Unfair Labor Practices - Overview

An unfair labor practice (ULP) is normally a violation of the
Federal Service Labor-Management Relations Statute (the Statute), 5 USC Chapter 71. A grievance on the other hand, addresses a violation or interpretation of the parties' negotiated agreement.

Anyone can file a ULP charge -- an individual, an employee, the union or management. The respondent to the charges, though, will always be either management or the union. The vast majority of ULP charges are filed by the union against management. The reason for this is that management is usually the party which takes the actions. Management takes the disciplinary actions, it reorganizes, it makes changes to conditions of employment, etc. When it does so in violation of the Statute, it commits a ULP. The most common ULP charge alleges that management failed to bargain in good faith, generally for not advising the union of proposed changes to conditions of employment and unilaterally implementing the changes.

Unfair labor practice charges are filed with the General Counsel of the Federal Labor Relations (FLRA). The General Counsel investigates the charge to determine if there is sufficient evidence to warrant issuing a complaint. If a complaint is issued, a hearing is set and the parties go before an adminstrative law judge (ALJ) with the General Counsel prosecuting. The ALJ will issue a decision either finding that a ULP was committed or dismissing the complaint. If either party is dissatisfied with the ALJ's decision, the case can be appealed to the FLRA.

Throughout all the above steps, efforts should be undertaken to resolve the dispute informally, either through local efforts or with the assistance of the General Counsel. The General Counsel and the FLRA have indicated that they will take all necessary steps to assist the parties in informally resolving ULP charges and related disagreements.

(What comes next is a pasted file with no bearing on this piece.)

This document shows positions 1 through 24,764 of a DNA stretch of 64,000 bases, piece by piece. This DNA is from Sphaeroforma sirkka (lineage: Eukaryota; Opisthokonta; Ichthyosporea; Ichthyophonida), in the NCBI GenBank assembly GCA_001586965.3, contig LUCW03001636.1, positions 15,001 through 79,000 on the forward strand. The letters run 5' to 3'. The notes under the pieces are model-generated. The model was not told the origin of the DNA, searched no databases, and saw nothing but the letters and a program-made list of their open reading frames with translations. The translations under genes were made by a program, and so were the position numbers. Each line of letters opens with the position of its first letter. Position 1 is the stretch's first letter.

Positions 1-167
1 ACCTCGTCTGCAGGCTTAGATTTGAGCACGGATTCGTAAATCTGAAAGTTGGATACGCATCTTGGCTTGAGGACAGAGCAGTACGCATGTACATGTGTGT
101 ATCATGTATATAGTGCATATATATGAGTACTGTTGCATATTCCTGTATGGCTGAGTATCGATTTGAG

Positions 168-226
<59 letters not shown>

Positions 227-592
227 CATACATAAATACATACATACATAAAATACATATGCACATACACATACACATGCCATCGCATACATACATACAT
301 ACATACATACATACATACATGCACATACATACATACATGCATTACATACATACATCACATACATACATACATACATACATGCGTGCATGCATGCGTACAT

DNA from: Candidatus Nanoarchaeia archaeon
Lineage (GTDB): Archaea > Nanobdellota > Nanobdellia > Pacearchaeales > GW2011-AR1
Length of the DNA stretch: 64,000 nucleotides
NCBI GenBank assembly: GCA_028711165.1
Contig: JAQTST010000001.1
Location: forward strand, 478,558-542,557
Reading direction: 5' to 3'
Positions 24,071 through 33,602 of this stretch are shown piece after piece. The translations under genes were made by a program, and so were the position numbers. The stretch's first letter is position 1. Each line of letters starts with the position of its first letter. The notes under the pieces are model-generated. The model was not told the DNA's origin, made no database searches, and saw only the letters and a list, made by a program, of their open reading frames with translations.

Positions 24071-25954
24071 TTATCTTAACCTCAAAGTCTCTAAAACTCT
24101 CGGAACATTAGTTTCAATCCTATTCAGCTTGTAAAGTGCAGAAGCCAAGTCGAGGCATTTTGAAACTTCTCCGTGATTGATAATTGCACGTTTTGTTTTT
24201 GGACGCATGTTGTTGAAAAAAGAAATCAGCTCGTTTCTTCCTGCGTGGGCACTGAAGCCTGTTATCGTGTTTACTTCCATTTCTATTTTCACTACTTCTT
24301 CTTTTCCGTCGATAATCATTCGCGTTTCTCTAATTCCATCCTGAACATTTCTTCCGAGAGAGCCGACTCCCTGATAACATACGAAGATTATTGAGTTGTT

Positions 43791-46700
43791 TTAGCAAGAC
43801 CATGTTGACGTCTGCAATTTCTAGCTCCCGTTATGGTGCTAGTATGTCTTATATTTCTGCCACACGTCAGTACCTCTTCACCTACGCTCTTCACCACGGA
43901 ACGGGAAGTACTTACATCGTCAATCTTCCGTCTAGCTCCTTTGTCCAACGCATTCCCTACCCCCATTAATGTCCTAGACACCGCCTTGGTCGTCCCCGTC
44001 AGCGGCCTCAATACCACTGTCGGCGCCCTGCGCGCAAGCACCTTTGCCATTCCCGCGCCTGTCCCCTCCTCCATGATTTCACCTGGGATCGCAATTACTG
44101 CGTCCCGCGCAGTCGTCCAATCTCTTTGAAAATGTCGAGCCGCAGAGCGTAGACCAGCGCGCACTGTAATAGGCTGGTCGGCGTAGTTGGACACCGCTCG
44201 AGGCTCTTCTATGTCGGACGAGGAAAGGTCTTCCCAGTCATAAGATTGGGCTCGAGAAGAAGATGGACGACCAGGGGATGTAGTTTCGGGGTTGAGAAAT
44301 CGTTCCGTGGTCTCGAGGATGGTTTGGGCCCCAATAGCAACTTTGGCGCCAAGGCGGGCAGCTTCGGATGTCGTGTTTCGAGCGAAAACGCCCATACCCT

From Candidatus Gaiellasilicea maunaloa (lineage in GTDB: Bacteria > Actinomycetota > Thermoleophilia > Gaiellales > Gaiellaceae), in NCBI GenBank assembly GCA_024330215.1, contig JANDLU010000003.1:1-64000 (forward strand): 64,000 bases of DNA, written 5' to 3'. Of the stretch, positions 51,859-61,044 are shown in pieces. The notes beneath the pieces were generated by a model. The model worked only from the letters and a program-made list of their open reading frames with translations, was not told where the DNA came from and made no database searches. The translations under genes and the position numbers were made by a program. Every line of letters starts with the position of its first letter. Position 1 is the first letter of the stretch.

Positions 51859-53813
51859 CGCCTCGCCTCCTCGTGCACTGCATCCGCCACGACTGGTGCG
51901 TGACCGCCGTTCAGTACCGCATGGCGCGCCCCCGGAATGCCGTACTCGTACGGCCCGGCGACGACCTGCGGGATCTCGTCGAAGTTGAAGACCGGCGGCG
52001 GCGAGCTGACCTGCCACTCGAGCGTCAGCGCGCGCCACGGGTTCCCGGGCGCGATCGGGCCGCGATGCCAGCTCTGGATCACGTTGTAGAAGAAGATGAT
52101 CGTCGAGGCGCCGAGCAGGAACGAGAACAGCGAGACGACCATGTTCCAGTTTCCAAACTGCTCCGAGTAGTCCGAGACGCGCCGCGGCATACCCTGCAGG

If the agency is found to have committed a ULP, various remedies can be assigned. The most common is a posting, signed by the Commander (regardless of which supervisor in the activity committed the ULP), stating that he or she committed a ULP and that he or she won't do it again. Another remedy issued by the FLRA is a reversal of the management action that caused the ULP. For example, if management realigns an office without giving the union an opportunity to bargain, a ULP remedy may be to reverse the realignment and require management bargain with the union before it could implement the realignment. . This is called a status quo ante remedy. Tied into the status quo ante remedy can be a make whole order with back pay. If the realignment discussed above resulted in employees losing pay or allowances (e.g. differentials or consistent overtime opportunities), the ULP remedy may include back pay for these employees.

As stated above, it is in everyone's best interest to settle an alleged ULP as soon as possible and at the lowest possible level. Even once the union files a ULP charge, there are still plenty of opportunities to settle the dispute. In fact, the General Counsel will continually offer its services in this area. It probably is a good idea to take them up on their offer.

Most ULPs can be avoided by a general understanding of the statutory rights of the parties and by fostering a positive labor-management relationship. In this regard, consideration should be given to negotiating a ULP "cooling off" period in the parties' negotiated agreement. This type of contract provision provides that a party intending to file a ULP charge inform the other party of their intent a certain period of time, e.g., 15 days, prior to the filing of the charge. During this "cooling off" period, the parties are expected to review, and hopefully resolve, the potential ULP charge.

Content last reviewed: 11/15/2016-DAH